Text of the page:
Alternative Credit Bureaus

By some estimates, there are 50 to 70 million people in the United States who do not have credit cards or a credit history in their own name, such as many young adults, immigrants, and divorced or widowed women. Alternative credit bureaus have sprung up to help these so-called unbanked or thin-file customers to get credit.

Alternative credit bureaus are companies that determine the creditworthiness of individuals by using data other than credit reports. Some of these companies include:

The creditworthiness of applicants for loans is determined by their record of paying everyday bills, such as:

Alternative credit bureaus also calculate credit scores using their own financial models based on the bill-paying information. These alternative credit scores use the same data and criteria that traditional credit scores use, but simply apply it to non-credit-reporting bills. And as with traditional credit scores, more weight is placed on more recent data, so the negative impact of any blemishes will diminish in time. For example, PRBC's Bill Payment Score (BPS) is weighted thus:

Some alternative credit bureaus, such as PRBC, require that the borrower apply to develop a credit record and others, such as LexisNexis, collect the information from public records. For instance, to build a credit record with PRBC, you enroll at their website, enter your account information for the bills that you pay regularly, then request verification. Enrolling is free, but verification costs $20 to verify rent payments, and $15 for each account that has at least 6 months of payment history that you want verified. You will then be required to fax or mail your documents to PRBC. Although more accounts costs more money, it also gives a better history and a better alternative credit score. (Almost all credit scores give a greater weight to more history, since this provides more information.) PRBC also has partnerships with bill-paying services, such as CheckFree. If you use their bill-paying service, then your record of paying bills will be kept automatically.

The main problem with alternative credit bureaus and alternative credit scores for lenders is that they are not well tested against a large sample of the population over a long time period that would allow an accurate assessment as to how well they will predict the actual creditworthiness of borrowers. The FICO score, which is used by most lenders, has been well tested over several decades, and so lenders feel much more confident using the FICO score. Nonetheless, a good bill-paying record is certainly indicative of good creditworthiness, and since the same behavioral patterns that are being used to judge paying bills is the same as the FICO uses for paying debt, there is little reason to think that they would not be a good measure of one's creditworthiness. Of course, people have to pay bills or their service gets cut off, so certainly there is a greater incentive to pay bills than to pay debt, but bill paying still shows that the bill payers can handle and manage money, at least to some extent. However, borrowers without a traditional credit score will still have a harder time getting credit and will pay higher interest rates, since there is no debt-paying information.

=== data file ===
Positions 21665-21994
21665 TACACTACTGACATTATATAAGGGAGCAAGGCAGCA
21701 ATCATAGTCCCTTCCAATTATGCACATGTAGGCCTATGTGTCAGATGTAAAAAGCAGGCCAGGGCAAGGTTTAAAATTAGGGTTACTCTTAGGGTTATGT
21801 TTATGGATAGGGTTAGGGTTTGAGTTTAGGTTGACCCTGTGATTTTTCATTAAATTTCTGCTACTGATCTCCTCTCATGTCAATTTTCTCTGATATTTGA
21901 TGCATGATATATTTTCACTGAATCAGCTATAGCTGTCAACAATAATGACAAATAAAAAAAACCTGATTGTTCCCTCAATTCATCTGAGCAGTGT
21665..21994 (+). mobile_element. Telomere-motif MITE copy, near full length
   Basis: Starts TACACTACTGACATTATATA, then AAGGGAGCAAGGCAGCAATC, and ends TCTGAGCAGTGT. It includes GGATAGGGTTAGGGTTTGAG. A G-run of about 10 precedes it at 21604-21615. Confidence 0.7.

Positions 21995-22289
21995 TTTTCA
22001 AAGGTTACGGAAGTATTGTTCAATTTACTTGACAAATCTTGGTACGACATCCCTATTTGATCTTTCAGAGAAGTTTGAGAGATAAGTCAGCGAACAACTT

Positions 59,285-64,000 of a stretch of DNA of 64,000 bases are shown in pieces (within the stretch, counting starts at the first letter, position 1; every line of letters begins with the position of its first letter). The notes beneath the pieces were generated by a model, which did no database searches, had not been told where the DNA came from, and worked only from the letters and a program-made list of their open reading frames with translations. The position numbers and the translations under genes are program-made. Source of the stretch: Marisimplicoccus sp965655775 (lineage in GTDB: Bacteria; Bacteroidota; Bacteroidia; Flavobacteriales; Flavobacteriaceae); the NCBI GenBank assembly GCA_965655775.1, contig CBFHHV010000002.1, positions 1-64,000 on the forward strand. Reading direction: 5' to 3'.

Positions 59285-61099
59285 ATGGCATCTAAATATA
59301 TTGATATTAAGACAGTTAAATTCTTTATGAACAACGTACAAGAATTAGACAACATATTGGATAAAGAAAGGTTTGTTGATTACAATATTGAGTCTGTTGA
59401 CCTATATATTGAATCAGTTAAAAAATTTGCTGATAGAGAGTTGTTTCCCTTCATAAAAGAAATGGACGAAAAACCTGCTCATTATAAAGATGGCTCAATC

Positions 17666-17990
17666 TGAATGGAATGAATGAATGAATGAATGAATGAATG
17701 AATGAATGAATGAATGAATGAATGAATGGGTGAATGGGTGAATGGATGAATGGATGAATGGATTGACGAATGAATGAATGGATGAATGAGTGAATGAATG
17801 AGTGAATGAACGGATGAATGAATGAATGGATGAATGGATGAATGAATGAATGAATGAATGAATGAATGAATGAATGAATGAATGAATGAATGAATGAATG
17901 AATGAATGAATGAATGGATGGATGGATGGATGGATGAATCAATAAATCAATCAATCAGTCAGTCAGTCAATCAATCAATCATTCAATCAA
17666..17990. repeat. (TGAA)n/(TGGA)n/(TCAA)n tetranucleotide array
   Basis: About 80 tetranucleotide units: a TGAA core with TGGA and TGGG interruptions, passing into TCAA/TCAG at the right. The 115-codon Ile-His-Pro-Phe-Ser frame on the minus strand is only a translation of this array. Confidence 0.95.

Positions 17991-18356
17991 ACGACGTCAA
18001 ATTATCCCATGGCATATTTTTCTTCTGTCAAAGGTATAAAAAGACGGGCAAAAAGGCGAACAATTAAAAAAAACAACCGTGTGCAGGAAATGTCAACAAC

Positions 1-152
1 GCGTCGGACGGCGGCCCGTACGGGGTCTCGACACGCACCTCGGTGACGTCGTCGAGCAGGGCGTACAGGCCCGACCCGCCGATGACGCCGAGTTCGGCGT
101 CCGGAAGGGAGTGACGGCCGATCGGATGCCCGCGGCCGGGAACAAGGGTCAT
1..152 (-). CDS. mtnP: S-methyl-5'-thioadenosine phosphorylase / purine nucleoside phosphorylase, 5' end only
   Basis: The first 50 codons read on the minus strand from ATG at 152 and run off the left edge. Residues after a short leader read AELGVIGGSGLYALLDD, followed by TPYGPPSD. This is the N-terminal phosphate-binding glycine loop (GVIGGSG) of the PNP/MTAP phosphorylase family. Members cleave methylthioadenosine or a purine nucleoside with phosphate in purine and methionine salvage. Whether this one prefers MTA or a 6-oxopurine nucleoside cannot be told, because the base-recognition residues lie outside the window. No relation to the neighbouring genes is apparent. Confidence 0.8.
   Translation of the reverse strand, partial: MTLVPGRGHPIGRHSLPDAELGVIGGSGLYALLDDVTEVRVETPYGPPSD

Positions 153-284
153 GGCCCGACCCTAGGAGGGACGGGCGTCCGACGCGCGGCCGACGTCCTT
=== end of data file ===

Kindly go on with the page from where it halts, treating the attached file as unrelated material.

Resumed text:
Not every lender uses credit scores or credit reports to make lending decisions; some lenders base their decisions over the information that they collect themselves, such as verifying employment, assets, and other financial information. So if you have a good, steady job, and have lived in the same place for a couple of years and you don't have any credit blemishes, then you should be able to get, with some diligence, a loan on relatively good terms.

Specialty Consumer Reports — ChexSystems

Credit reports have information regarding payment history and amount of debt, and is requested by potential lenders before lending money. However, there are many other types of reports that cover gambling, checking accounts, employment, insurance, medical information, rental information, and mortgage financing. ChexSystems is one of the specialty consumer reporting agencies covering how people manage their bank accounts. ChexSystems relationship with banks is the same that lenders have with credit reporting agencies. Banks get these reports on anyone opening a new bank account, but they also send information about current customers, to add to the database.

The ChexSystems Consumer Website allows you to check your report at ChexSystems, if they have a report on you. However, they do not display the information online. You have to call, and provide the information to their automated voice system, then they mail your report in about 5 days. The site has a sample report that details what is covered.

The ChexSystems Consumer Report may include any debts owed to a bank, writing checks without sufficient funds, and returned items. Major sections include: